A 2-year spike in sea level along NE North America

Coastal floodingA 2-year spike in sea level along NE North America
Published 26 February 2015

Sea levels from New York to Newfoundland jumped up about four inches in 2009 and 2010 because ocean circulation changed, new research has found. Independent of any hurricanes or winter storms, the event – which stands out in its time extent as well as its spatial extent — caused flooding along the northeast coast of North America. Some of the sea level rise and the resulting flooding extended as far south as Cape Hatteras. The spike was the result of a change in the ocean’s Atlantic Meridional Overturning Circulation and also a change in part of the climate system known as the North Atlantic Oscillation. The researchers found that at the current rate that atmospheric carbon dioxide is increasing, such extreme events are likely to occur more frequently. The research also confirmed that, as others have reported, sea level has been gradually rising since the 1920s and that there is some year-to-year variation.

Sea levels from New York to Newfoundland jumped up about four inches in 2009 and 2010 because ocean circulation changed, a University of Arizona-led team reports in the recent issue of Nature Communications.
The team was the first to document that the extreme increase in sea level lasted two years, not just a few months.
“The thing that stands out is the time extent of this event as well as the spatial extent of the event,” said first author Paul Goddard, a UA doctoral candidate in geosciences.
A UA release reports that independent of any hurricanes or winter storms, the event caused flooding along the northeast coast of North America. Some of the sea level rise and the resulting flooding extended as far south as Cape Hatteras.
The paper is also the first to show that the unusual spike in sea level was a result of changes in ocean circulation.
Co-author Jianjun Yin, UA assistant professor of geosciences, said, “We are the first to establish the extreme sea level rise event and its connection with ocean circulation.”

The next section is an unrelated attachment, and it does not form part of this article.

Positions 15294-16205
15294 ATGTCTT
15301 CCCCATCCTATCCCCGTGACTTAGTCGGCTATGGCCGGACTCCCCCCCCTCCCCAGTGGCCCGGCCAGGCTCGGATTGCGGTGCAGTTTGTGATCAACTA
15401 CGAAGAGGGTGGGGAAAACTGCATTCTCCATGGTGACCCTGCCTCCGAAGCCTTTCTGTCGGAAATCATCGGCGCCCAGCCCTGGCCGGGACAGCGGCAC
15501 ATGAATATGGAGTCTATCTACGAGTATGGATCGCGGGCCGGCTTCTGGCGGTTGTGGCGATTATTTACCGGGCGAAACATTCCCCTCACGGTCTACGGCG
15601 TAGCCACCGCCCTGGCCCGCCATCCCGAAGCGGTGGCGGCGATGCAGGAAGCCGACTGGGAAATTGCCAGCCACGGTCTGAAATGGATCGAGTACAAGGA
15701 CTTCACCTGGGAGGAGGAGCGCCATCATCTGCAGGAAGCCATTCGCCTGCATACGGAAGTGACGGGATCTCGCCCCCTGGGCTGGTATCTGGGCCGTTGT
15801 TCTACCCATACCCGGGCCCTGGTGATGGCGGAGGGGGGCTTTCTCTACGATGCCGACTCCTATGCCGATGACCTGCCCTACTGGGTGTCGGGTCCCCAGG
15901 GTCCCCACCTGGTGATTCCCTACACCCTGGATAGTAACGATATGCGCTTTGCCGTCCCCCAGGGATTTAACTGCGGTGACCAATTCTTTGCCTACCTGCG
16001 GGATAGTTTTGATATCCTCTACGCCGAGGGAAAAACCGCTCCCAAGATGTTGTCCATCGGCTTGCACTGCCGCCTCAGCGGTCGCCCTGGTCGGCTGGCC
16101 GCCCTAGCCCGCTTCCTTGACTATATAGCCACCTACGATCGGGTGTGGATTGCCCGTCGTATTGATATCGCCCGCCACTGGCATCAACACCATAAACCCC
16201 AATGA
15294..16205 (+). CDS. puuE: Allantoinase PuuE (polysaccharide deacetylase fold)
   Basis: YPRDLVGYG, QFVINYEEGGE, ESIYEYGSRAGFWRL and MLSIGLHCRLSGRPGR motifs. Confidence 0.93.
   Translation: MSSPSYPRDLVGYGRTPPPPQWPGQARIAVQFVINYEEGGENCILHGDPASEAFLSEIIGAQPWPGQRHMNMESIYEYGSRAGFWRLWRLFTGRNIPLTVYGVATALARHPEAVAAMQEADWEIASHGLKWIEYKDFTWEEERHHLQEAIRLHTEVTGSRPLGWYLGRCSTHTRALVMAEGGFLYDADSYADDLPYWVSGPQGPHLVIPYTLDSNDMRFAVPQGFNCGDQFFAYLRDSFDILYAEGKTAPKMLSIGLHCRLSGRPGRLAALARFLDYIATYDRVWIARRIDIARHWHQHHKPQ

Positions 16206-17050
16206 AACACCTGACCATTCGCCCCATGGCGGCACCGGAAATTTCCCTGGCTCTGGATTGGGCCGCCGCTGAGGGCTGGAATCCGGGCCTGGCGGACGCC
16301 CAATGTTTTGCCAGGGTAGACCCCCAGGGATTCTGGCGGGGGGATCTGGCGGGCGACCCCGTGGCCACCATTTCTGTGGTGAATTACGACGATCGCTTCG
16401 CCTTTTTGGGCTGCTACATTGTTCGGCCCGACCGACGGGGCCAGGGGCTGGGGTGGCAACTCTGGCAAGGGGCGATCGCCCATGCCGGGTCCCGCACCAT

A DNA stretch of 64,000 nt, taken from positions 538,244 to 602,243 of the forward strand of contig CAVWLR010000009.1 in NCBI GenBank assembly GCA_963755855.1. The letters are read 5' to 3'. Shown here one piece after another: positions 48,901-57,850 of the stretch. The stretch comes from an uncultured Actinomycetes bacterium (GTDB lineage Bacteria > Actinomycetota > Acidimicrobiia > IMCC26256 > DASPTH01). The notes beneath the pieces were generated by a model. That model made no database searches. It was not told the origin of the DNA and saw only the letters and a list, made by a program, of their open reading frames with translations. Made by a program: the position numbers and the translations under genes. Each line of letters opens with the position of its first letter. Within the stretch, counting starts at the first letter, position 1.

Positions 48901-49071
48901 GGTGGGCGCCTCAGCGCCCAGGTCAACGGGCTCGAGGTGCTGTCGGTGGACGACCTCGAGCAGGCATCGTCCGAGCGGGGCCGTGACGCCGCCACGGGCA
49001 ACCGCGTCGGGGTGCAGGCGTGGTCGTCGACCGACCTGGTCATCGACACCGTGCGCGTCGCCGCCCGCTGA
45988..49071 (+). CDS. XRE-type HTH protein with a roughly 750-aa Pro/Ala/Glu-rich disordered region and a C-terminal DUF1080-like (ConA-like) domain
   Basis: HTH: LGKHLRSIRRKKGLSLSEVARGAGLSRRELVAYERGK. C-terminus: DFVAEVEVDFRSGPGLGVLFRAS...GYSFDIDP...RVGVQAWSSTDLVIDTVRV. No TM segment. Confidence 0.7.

Goddard detected the two-year-long spike in sea level by reviewing monthly tide-gauge records, some of which went back to the early 1900s, for the entire Eastern Seaboard. No other two-year period from those records showed such a marked increase.
The team linked the spike to a change in the ocean’s Atlantic Meridional Overturning Circulation and also a change in part of the climate system known as the North Atlantic Oscillation. The researchers then used computer climate models to project the probability of future spikes in sea level.
The team found that, at the current rate that atmospheric carbon dioxide is increasing, such extreme events are likely to occur more frequently, Goddard said.
Goddard’s and Yin’s research paper is titled “An Extreme Event of Sea Level Rise along the Northeast Coast of North America in 2009-10.” Stephen Griffies and Shaoqing Zhang of the National Oceanographic and Atmospheric Administration’s Geophysical Fluid Dynamics Laboratory in Princeton, New Jersey, are also co-authors. NOAA funded the research.
Yin’s previous work on climate models suggests that weakening of the Atlantic Meridional Overturning Circulation could cause sea levels to rise faster along the northeast coast of North America.

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